Gamma Decay
 Gamma rays do not contain particles, but they do contain a lot of energy. In fact,
gamma rays can pass through thin sheets of lead! Because gamma particles do not
contain particles, the release of gamma rays does not change one element into another
element.
Use of Radioactive isotopes
 The energy released by radioactive decay can be both harmful and beneficial to humans.
Too much radiation can damage or destroy living cells, making them unable to function
properly. Some organisms contain cells, such as cancer cells, that are harmful to the
organism. Radiation therapy can be beneficial to humans by destroying these harmful
cells.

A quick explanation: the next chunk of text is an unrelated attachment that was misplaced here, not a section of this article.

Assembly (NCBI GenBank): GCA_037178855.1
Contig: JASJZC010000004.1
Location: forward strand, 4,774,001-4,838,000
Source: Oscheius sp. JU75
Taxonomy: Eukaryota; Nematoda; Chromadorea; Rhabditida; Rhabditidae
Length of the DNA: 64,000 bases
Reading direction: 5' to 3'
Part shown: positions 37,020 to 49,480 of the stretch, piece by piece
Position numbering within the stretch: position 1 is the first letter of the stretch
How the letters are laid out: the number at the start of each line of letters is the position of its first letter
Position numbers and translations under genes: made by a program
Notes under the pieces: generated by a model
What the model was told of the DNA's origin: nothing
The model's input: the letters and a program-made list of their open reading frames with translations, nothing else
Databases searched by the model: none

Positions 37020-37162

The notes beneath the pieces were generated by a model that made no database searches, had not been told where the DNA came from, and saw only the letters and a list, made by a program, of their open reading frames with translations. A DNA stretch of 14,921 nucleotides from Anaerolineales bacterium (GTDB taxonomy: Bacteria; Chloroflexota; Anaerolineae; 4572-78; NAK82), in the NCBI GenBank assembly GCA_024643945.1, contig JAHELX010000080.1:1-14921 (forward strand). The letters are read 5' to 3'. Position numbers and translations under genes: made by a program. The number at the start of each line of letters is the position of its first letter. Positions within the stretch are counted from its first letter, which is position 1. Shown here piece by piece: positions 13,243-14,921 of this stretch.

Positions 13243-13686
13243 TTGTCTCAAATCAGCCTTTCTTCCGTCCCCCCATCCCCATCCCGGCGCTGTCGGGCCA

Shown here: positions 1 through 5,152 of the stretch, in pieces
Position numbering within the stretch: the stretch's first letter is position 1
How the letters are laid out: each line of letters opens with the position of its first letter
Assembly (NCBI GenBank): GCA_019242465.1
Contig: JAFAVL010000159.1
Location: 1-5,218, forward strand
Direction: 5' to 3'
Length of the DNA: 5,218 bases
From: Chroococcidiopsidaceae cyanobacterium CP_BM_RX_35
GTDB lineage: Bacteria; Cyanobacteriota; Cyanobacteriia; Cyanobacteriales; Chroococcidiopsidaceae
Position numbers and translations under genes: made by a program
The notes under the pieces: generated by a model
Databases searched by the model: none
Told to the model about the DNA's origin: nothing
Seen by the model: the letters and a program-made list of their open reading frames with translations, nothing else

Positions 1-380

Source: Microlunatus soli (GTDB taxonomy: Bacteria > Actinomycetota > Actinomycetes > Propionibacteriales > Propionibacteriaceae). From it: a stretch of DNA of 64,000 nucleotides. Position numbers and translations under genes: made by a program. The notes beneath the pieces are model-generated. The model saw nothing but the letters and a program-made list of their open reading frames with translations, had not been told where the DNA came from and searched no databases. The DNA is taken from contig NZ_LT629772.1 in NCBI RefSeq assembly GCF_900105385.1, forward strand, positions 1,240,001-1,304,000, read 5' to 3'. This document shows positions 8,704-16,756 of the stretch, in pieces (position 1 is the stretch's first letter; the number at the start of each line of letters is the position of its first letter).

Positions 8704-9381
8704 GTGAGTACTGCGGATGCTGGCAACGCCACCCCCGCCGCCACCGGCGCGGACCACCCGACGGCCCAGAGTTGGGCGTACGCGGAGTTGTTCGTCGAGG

Ions --- Gaining or Losing Electrons
 Recall that a neutral atom has no overall charge. This is because it contains equal
numbers of positively charged protons and negatively charged electrons. When
electrons are added to or removed from an atom, that atom becomes an ion.
 An ion is an atom that is no longer neutral because it has gained or lost electrons.
 An ion can be positively or negatively charged depending on whether it has lost or
gained electrons.
Positive Ions
 When a neutral atom loses one or more electrons, it has more protons than electrons.
As a result, it has a positive charge. An atom with a positive charge is called a positive
ion. A positive ion is represented by the element’s symbol followed by a superscript plus
sign (+).
Negative Ions
 When a neutral atom gains one or more electrons, it now has more electrons than
protons. As a result, the atom has a negative charge. An atom with a negative charge is
called a negative ion. A negative ion is represented by the element’s symbol followed by
a superscript negative sign (-).